Nick Sirianni

Q. I’m wondering if you’re considering any coaching responsibility changes starting this week, including potentially trying to take over play calling to give the offense a spark? (Tim McManus)


Q. Okay. And what’s behind that thinking? (Tim McManus)

NICK SIRIANNI: I feel good with the people that we have in this building. We’re 10-3. We’re in control of our own destiny, and we’re going to keep rolling and finding answers with the people that we have.

Q. A lot has been of TE Dallas Goedert, WR A.J. Brown and WR DeVonta Smith getting the majority share of the targets in the last game. How do you get some of these other guys like WR Julio Jones and WR Quez Watkins, involved to spread the ball out, and what were the Cowboys doing to allow that to happen so it wouldn’t get the ball to them? (Chris Franklin)

NICK SIRIANNI: Our passing game runs through three guys. That doesn’t mean we don’t want to get the ball to some other guys here and there, but the main passing game goes through those guys. The Cowboys and the style of defense they run, which is obviously a very good defense, allows you to kind of get the ball to where we were going with it.

That’s where the ball was designed to go. It has nothing to do with anything else. We wanted to get A.J. going. We wanted to get DeVonta and Dallas the ball. Every plan is thought of through that. I’ve said that from the very beginning.

That was our plan in that game, and obviously we didn’t win the game. We didn’t play well enough on offense. We didn’t coach well enough on offense. That was by design to throw those guys the football, and that’s why the football went there.

Q. As you look at your defense, what’s at the top of the list of things to get cleaned up and where is the confidence level in Defensive Coordinator Sean Desai that he’ll be able to get the job done? (Dave Zangaro)  

NICK SIRIANNI: Yeah, total confidence. That’s why we hired him for the job. I think really where it is, the yards pile up on you when you are giving up some third downs.

Again, the problem is everywhere, there, right? Where we are on third down, we got to coach them better, put them in better spots, detail it out for them, and execute better.

So, I think everybody is in on that. I think that when you — this is a team game. Team. You hear me all the time say, ‘this is the greatest team sport there is.’ Usually when I’m talking about that I’m talking about the good things that happen.

It’s also the truth when bad things are happening, too. So, I respect your question. Obviously answering it right now. But to single somebody out, one person out, is not the right move here. It’s how do we get better as a team. And we have to get better as a team. Make no mistake about it.

But that’s where we are there.

[In regard to what needs to be fixed on defense] I think it’s more that situational. You bleed a little bit in the yardage areas when you’re staying on the field on third downs. The big one is third down and being able to get off the field in third downs.

Obviously, we haven’t been good enough there. Like I said, everybody is involved in that and it starts with me. Starts with me, and then goes to everybody else.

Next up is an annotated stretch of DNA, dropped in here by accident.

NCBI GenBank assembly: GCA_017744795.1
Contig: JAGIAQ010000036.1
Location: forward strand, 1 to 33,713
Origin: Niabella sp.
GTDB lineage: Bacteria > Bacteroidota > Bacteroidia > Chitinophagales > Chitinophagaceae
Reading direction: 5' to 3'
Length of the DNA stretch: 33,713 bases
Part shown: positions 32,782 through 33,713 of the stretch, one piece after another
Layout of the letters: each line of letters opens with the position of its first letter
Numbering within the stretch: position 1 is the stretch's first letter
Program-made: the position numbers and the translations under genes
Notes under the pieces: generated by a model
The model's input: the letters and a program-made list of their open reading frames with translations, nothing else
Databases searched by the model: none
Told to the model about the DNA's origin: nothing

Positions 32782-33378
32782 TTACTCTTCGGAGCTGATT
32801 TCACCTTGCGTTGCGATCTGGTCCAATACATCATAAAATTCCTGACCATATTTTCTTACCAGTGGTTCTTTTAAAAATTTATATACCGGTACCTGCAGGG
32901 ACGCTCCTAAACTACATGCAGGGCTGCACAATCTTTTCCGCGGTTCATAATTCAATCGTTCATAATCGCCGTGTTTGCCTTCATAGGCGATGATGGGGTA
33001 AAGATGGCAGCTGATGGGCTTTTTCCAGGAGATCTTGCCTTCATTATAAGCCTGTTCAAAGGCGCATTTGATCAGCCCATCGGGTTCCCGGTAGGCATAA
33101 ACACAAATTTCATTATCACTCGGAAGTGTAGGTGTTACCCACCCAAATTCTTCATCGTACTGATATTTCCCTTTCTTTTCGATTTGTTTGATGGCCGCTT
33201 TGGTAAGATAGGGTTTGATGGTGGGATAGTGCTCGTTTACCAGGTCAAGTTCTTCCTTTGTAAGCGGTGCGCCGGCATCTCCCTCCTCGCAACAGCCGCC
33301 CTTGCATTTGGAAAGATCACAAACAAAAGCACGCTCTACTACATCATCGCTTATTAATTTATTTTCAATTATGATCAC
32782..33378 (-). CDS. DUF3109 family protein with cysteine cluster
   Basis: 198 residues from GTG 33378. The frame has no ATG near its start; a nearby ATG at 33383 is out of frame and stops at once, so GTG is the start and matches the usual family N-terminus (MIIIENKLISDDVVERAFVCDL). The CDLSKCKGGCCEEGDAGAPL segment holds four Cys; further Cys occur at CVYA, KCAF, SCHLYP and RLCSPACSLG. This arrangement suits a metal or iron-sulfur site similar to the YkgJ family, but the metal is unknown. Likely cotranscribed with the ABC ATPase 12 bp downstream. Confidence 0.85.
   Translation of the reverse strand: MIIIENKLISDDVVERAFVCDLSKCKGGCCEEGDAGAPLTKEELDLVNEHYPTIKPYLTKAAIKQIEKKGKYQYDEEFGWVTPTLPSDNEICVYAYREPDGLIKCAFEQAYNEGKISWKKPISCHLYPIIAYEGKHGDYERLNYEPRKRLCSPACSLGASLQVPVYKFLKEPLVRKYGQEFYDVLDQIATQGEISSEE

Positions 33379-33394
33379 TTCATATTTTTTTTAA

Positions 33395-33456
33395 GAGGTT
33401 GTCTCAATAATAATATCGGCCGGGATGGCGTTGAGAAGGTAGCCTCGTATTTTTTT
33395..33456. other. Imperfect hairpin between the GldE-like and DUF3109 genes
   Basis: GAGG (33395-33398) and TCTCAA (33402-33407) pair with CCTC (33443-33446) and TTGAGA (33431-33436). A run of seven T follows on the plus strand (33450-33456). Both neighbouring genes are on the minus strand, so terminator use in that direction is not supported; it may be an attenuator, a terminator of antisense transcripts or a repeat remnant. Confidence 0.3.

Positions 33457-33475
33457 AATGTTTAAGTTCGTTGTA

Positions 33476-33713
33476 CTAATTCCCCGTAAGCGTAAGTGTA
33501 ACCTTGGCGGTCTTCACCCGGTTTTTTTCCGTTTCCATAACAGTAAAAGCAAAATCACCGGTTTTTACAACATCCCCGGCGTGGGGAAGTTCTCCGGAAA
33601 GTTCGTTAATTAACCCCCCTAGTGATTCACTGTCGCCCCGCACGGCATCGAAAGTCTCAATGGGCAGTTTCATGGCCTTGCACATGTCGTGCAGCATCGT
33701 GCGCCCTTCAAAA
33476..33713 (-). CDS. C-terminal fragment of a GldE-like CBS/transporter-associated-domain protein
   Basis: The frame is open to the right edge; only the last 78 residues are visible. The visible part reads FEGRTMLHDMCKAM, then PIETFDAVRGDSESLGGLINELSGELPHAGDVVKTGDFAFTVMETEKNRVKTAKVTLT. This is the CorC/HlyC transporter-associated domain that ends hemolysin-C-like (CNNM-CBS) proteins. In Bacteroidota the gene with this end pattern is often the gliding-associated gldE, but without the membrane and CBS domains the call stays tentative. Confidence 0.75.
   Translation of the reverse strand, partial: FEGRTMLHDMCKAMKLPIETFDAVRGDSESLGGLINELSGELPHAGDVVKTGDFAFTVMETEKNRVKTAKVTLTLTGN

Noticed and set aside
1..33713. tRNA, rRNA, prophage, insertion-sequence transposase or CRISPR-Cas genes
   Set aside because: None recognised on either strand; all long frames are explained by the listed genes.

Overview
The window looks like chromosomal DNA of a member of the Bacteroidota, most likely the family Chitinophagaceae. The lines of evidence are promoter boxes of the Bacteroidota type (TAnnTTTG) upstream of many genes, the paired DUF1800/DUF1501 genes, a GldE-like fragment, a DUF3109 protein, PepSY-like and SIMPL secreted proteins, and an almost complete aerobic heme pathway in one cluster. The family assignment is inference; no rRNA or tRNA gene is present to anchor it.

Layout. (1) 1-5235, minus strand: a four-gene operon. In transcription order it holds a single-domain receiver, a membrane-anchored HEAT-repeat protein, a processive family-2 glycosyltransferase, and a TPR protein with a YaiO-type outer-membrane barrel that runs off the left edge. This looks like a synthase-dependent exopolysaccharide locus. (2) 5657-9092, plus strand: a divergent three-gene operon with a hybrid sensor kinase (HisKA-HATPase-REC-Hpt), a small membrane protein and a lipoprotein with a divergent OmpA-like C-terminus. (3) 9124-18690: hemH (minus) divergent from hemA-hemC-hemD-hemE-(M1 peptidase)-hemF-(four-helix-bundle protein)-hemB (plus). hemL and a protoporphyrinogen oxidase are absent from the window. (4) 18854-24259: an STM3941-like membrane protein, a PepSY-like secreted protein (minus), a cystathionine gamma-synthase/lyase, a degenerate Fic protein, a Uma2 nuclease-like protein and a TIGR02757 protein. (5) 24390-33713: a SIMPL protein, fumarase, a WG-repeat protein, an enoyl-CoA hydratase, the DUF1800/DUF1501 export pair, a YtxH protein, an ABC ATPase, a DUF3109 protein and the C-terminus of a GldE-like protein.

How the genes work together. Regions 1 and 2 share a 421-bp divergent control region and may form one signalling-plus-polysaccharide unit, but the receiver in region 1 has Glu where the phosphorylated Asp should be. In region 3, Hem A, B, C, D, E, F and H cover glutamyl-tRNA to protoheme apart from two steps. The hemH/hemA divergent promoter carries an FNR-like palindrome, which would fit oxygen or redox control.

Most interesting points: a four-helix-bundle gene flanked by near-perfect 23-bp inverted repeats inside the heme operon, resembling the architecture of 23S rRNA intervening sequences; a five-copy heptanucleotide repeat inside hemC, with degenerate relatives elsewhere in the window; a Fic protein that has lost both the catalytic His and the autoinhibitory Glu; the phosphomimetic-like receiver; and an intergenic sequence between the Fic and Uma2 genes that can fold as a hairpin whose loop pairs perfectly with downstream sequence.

Q. After the game you were talking about starting faster and you mentioned starting faster with plans as coaches. What does that part of it mean as far as getting off to the starts that you want to get off to? (John McMullen)

NICK SIRIANNI: There are different things you want to do when you open a game. You want to gather information, how they’re playing a certain set, gather information how they’re playing a certain personnel, gather information how they’re playing a certain player, their player, our player.

So sometimes the answer is to gather information with your opening starts, and sometimes the answer is to, — there are different answers there, right? Sometimes the answer is to run a certain set of plays to get guys in a groove. There are all sorts of different answers.

And so to us, we got to start fast. Sometimes that’s going to be — maybe it’s looking for less answers at the beginning, right? Make no mistake about it, when you’re looking for answers, you feel good in those plays as well.

But we just got to — I felt like last year we had a good formula of starting fast, especially on that opening drive and in that second quarter, and so we just have to continue to do that.

Again, be able to put the guys in positions to succeed and then adjust accordingly. One thing that is important that you just don’t look at a first drive and say, ‘I’m going to change the whole game plan based off this,’ because It’s very common for a defensive coordinator to play something a little bit different his first drive and settle back into — because he knows you’re looking for answers — and then settles back into what he does.

So, the answer is not always you get at everything on the first drive either.

Again, a lot of the different ways we can do that, but we feel like we got to do a better job coaching and playing of starting faster and playing with a lead. Obviously, that’s always been important to us. Kind of how we’re built and how we need to play.

Q. I know how much of an emphasis you put on turnovers. You guys have tied your season total from all last season already this year. What’s behind the change? Anything you guys can do to clean it up? (E.J. Smith)

NICK SIRIANNI: We’re putting in that same time as players, as coaches. Sometimes the ball bounces a little bit different. It’s a shame when you put in all that time that it does go against you.

I think last year at this time I think I saw a stat we were plus-14; right now we’re minus-4. Huge, huge, huge difference.

John, going back to your question, huge difference on how you start a game and get a lead.

And so, again, we know we’re doing the right things as a team, how we coach it, how we protect it, how we go about our business.

And sometimes it is, you want to look for every answer you can, and we will look for every answer we can, but it’s smacking the table and saying, ‘no, double down on the things know to be true.’ That’s still our ball security circuit to start off any practice and take away circuit.